Thousands of years ago, an ancient Celtic festival called Samhain (pronounced sow-in) took root in the Old World. Samhain was a night to celebrate the end of summer and harvest, before the long, dark winter began. The celebrants built huge bonfires and dressed in costumes (usually animal heads/masks and skins), believing that the ghosts of the dead returned to earth to cause trouble for the living, so it was best to blend in with the ghouls.
Over the years, other cultures and myths mingled with the original Celtic tradition. Immigrants brought Samhain to America and it eventually morphed into the Halloween we know and enjoy today. Halloween has become a billion-dollar industry and the second largest commercial holiday in the US, enjoyed by adults and children alike. But, it seems one night a year just wasn’t enough for our monsters, ghouls and goblins.
Today, our love for all things monstrous seems to be overflowing to fill our lives year round. Gothic weddings are all the rage and many birthdays are celebrated in dashing zombie style. Vampires are still popular for their dark, sexy and desirable selves, but werewolves — or lycans if you prefer – are giving them a howl and a run for their money.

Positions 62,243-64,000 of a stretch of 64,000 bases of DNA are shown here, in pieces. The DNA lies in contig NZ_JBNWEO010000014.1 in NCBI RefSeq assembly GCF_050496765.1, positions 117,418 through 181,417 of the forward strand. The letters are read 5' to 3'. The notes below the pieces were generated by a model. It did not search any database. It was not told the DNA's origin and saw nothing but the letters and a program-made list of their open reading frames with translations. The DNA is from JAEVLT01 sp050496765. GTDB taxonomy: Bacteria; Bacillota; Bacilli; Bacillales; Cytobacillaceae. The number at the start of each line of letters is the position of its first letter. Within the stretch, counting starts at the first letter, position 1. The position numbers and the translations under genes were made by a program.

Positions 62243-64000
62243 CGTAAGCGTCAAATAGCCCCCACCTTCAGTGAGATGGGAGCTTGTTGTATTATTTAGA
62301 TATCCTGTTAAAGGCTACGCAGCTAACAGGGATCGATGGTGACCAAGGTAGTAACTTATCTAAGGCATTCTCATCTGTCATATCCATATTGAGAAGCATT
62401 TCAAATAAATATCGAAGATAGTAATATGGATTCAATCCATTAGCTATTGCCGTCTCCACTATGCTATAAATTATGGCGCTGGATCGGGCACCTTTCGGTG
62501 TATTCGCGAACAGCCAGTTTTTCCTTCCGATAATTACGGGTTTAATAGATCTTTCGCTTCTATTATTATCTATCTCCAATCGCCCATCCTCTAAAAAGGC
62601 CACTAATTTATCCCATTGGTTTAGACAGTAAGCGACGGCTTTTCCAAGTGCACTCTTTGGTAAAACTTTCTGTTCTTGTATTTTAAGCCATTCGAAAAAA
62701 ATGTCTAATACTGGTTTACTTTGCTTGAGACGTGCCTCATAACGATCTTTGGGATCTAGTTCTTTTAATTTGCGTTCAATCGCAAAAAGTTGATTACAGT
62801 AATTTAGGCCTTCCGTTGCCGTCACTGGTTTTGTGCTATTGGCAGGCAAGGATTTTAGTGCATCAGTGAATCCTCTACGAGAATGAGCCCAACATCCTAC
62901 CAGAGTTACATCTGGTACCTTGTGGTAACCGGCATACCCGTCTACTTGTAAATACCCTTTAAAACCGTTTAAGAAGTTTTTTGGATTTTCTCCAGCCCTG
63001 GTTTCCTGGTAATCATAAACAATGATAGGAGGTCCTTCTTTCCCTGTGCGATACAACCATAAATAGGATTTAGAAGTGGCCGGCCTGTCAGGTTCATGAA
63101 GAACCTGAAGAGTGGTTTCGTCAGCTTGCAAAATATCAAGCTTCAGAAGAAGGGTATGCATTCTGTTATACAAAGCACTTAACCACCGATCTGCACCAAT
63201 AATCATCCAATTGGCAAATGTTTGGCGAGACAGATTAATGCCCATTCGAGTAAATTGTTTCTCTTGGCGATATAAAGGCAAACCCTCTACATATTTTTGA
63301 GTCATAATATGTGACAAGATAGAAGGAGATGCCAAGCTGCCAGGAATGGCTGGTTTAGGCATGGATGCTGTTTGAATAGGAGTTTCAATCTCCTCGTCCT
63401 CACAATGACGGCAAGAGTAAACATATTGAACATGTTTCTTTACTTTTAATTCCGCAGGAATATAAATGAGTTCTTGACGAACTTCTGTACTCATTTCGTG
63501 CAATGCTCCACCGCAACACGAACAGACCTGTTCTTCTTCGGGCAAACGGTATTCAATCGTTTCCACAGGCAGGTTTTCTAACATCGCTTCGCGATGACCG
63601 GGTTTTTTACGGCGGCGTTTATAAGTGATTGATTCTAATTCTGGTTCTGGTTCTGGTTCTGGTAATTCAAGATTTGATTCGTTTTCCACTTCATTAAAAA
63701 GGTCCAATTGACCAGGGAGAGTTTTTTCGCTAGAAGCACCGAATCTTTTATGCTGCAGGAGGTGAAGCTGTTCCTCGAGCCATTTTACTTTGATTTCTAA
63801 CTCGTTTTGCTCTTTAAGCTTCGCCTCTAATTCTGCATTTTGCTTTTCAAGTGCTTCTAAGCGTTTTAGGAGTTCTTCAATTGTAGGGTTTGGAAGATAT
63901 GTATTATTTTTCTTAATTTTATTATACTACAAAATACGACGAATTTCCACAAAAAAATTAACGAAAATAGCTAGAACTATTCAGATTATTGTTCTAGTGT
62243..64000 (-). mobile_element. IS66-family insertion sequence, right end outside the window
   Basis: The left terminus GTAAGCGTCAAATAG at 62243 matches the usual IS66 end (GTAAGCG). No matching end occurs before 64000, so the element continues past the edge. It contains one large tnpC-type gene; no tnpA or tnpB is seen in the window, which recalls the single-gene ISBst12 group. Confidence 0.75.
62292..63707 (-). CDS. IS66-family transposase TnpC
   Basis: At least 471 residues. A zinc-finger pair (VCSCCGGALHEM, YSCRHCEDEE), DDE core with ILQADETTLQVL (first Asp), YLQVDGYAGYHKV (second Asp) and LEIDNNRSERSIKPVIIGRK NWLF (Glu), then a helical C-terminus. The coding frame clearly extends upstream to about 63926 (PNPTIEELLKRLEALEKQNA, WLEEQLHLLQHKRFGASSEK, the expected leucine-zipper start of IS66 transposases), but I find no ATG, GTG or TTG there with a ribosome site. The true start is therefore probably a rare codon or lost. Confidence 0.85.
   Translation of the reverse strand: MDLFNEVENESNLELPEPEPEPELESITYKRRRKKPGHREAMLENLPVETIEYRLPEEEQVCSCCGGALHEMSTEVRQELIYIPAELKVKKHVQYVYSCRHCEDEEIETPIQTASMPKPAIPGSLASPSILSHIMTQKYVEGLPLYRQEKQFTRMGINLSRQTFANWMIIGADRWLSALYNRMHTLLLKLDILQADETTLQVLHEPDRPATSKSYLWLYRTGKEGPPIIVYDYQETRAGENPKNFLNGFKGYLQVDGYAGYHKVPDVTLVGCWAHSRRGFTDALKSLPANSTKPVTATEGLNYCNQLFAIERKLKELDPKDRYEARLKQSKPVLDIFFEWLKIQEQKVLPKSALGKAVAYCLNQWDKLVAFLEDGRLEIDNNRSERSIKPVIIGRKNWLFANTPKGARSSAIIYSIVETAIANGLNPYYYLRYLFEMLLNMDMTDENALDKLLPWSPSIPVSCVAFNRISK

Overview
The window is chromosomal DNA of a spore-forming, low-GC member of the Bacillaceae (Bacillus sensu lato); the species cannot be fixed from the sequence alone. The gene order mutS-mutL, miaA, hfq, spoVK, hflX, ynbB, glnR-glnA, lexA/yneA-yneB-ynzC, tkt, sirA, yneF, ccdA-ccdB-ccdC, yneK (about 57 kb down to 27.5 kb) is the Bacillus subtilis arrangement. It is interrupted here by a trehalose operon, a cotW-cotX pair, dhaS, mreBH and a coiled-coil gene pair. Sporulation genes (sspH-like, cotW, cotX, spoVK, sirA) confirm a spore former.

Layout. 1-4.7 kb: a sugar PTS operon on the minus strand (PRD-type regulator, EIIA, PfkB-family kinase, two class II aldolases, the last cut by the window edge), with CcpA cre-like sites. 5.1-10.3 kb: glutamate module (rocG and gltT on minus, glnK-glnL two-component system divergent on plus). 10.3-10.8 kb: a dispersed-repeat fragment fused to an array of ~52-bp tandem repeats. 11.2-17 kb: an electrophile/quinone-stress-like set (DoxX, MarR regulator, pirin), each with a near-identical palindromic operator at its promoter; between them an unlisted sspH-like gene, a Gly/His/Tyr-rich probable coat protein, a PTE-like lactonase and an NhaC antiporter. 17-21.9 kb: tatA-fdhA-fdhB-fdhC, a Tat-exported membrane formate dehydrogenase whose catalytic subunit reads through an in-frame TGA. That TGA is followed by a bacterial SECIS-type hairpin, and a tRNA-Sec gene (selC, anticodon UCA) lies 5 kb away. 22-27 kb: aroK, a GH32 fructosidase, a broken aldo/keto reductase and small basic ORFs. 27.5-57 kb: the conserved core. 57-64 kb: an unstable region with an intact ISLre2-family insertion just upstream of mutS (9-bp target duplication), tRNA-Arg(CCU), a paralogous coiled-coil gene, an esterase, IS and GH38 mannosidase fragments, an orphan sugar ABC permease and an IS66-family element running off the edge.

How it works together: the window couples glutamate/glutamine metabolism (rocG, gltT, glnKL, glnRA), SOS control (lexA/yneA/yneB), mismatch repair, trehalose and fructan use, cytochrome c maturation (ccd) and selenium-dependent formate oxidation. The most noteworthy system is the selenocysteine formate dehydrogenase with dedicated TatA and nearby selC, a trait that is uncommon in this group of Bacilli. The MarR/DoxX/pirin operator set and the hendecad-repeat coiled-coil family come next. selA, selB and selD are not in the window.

The undead have invaded TV and movie screens galore, the brain eaters have won the light of day. Witches are powerful and popular, no burning at the stake for these modern ladies. Frankenstein has a not-so-lovely bride now, and possibly a few little Franks running around to boot.
We can’t get enough of supernatural and paranormal stories; things that go bump in the night frighten us, but equal scarily impressive box office sales. We even have ghost hunters, intrepid living souls who explore haunted places while we watch from the safety of our living rooms, vicariously experiencing real life chills and thrills.
It seems we as humans are drawn to the strange, scary and creepy to fill some sort of deep craving within us. And on that note, it seems right to end this topic with a Monster Mash video.